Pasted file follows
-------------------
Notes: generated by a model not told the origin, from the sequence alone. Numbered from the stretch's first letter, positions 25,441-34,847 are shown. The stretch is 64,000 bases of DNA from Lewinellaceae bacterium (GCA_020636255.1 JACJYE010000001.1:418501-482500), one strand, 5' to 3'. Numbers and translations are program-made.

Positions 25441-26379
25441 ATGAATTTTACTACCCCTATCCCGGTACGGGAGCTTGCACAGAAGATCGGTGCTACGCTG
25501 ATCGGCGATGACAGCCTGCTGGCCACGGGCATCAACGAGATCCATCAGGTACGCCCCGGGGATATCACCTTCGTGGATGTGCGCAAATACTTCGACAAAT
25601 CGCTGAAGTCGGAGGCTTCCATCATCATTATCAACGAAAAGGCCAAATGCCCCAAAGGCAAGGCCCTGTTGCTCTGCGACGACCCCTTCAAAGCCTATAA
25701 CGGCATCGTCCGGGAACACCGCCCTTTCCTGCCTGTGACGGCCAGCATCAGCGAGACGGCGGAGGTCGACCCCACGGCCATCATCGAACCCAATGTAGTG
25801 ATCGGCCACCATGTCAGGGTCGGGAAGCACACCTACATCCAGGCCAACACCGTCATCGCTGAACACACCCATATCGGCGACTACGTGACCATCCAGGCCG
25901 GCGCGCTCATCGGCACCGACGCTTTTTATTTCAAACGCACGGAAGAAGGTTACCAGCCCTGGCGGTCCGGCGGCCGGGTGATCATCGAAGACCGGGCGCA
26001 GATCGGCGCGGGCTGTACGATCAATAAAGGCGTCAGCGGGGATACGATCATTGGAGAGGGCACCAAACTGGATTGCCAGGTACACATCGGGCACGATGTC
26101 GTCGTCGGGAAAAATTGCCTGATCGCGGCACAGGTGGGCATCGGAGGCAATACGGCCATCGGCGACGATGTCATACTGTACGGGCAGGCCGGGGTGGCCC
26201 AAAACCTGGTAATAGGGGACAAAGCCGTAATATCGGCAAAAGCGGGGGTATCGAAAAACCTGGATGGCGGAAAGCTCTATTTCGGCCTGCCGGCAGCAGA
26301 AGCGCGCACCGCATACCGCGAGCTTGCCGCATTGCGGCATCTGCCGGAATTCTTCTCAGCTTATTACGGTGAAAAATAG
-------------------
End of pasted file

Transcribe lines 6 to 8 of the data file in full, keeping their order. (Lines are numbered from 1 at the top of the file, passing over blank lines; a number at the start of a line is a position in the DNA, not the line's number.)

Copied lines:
25701 CGGCATCGTCCGGGAACACCGCCCTTTCCTGCCTGTGACGGCCAGCATCAGCGAGACGGCGGAGGTCGACCCCACGGCCATCATCGAACCCAATGTAGTG
25801 ATCGGCCACCATGTCAGGGTCGGGAAGCACACCTACATCCAGGCCAACACCGTCATCGCTGAACACACCCATATCGGCGACTACGTGACCATCCAGGCCG
25901 GCGCGCTCATCGGCACCGACGCTTTTTATTTCAAACGCACGGAAGAAGGTTACCAGCCCTGGCGGTCCGGCGGCCGGGTGATCATCGAAGACCGGGCGCA